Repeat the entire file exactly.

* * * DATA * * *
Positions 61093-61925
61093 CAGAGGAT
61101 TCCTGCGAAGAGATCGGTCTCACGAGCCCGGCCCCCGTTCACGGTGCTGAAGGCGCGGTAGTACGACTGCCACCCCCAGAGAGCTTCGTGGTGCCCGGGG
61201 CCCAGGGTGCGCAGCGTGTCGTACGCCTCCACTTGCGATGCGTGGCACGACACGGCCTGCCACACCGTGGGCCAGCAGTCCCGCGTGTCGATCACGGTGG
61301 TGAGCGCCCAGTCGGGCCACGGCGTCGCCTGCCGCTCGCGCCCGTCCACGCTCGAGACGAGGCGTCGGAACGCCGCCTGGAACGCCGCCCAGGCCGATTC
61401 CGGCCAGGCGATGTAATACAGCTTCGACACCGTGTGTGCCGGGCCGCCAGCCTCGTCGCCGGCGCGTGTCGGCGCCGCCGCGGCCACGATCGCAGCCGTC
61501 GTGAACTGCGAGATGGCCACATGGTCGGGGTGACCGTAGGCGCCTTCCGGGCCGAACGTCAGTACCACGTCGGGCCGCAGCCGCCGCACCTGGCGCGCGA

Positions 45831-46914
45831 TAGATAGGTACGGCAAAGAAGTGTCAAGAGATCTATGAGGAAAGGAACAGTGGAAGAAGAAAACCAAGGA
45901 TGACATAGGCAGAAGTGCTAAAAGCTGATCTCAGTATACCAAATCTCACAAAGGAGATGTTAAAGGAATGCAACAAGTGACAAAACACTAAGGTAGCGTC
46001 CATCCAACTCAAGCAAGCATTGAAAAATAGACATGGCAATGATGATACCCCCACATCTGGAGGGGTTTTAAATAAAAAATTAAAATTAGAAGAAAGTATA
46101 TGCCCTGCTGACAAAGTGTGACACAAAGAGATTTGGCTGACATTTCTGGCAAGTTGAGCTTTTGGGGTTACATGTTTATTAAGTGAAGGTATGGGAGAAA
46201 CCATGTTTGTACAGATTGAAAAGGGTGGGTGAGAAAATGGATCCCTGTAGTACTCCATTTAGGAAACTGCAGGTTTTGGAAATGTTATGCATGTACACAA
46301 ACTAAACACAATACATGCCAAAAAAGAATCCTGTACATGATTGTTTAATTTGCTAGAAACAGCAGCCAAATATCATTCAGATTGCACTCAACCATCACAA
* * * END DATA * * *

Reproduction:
Positions 61093-61925
61093 CAGAGGAT
61101 TCCTGCGAAGAGATCGGTCTCACGAGCCCGGCCCCCGTTCACGGTGCTGAAGGCGCGGTAGTACGACTGCCACCCCCAGAGAGCTTCGTGGTGCCCGGGG
61201 CCCAGGGTGCGCAGCGTGTCGTACGCCTCCACTTGCGATGCGTGGCACGACACGGCCTGCCACACCGTGGGCCAGCAGTCCCGCGTGTCGATCACGGTGG
61301 TGAGCGCCCAGTCGGGCCACGGCGTCGCCTGCCGCTCGCGCCCGTCCACGCTCGAGACGAGGCGTCGGAACGCCGCCTGGAACGCCGCCCAGGCCGATTC
61401 CGGCCAGGCGATGTAATACAGCTTCGACACCGTGTGTGCCGGGCCGCCAGCCTCGTCGCCGGCGCGTGTCGGCGCCGCCGCGGCCACGATCGCAGCCGTC
61501 GTGAACTGCGAGATGGCCACATGGTCGGGGTGACCGTAGGCGCCTTCCGGGCCGAACGTCAGTACCACGTCGGGCCGCAGCCGCCGCACCTGGCGCGCGA

Positions 45831-46914
45831 TAGATAGGTACGGCAAAGAAGTGTCAAGAGATCTATGAGGAAAGGAACAGTGGAAGAAGAAAACCAAGGA
45901 TGACATAGGCAGAAGTGCTAAAAGCTGATCTCAGTATACCAAATCTCACAAAGGAGATGTTAAAGGAATGCAACAAGTGACAAAACACTAAGGTAGCGTC
46001 CATCCAACTCAAGCAAGCATTGAAAAATAGACATGGCAATGATGATACCCCCACATCTGGAGGGGTTTTAAATAAAAAATTAAAATTAGAAGAAAGTATA
46101 TGCCCTGCTGACAAAGTGTGACACAAAGAGATTTGGCTGACATTTCTGGCAAGTTGAGCTTTTGGGGTTACATGTTTATTAAGTGAAGGTATGGGAGAAA
46201 CCATGTTTGTACAGATTGAAAAGGGTGGGTGAGAAAATGGATCCCTGTAGTACTCCATTTAGGAAACTGCAGGTTTTGGAAATGTTATGCATGTACACAA
46301 ACTAAACACAATACATGCCAAAAAAGAATCCTGTACATGATTGTTTAATTTGCTAGAAACAGCAGCCAAATATCATTCAGATTGCACTCAACCATCACAA